Okay, I'm reading through the news Sunday when I spot this article from the BBC.
"Rock band Heart have called in lawyers after US vice-presidential candidate Sarah Palin used their track Barracuda at a Republican Party rally."
Yay! This is so messed up I don't know where to begin. How about I start with copyright law itself. The continual re-extension of copyright terms is utterly ridiculous and deserves all the ridicule we can heap upon it. In Canada, it is generally 50 years after the artist's death. Fifty years! Why not ten? Why not one hundred? Is this really for the author? How about the author's estate? What about when the rights have been signed away to a book company or record company or movie company or whatever?
Given our ability to archive material, why not forever? I mean, it's not like it was 400 years ago and we've long since lost track of who wrote William Shakespeare's plays! We have the ability to keep track of these little details now and not forget stuff so quickly. Really, it's not like we'll ever going to know who wrote Chaucer's "Canterbury Tales" anymore.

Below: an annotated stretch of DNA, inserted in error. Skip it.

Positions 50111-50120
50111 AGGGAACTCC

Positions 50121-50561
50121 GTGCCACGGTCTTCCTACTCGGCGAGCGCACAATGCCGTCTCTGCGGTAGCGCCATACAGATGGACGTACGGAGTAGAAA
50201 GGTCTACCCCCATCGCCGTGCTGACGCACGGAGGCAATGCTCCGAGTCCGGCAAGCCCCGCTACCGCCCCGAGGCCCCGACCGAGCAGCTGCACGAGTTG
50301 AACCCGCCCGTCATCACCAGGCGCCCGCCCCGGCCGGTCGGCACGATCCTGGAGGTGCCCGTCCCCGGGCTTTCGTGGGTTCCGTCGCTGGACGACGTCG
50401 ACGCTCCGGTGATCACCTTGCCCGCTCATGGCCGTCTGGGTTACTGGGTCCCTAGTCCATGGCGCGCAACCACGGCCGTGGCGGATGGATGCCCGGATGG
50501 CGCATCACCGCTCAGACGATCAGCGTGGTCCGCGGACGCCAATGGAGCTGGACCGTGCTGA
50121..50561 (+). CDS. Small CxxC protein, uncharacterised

But do Shakespeare and Chaucer's decendents deserve a cut off every book sold anymore? It seems laughable, but a company's ability to continue to extend copyright into the future is perverse. Six hundred years down the road, will Mickey Mouse be in the public domain or will the image still be locked up by the Disney Corporation because there's value left to be exploited from Walt's most famous idea?
And what about what I just said up there? Is that even a valid comment for me to make? I don't own the Mickey Mouse name. Can I even legally talk about the character safely on a blog without invoking lawyerly wrath of those wealthier than I? Must I mask my comments by talking about a fictional "Raymond Rat" and the large putatively family oriented Example Corporation?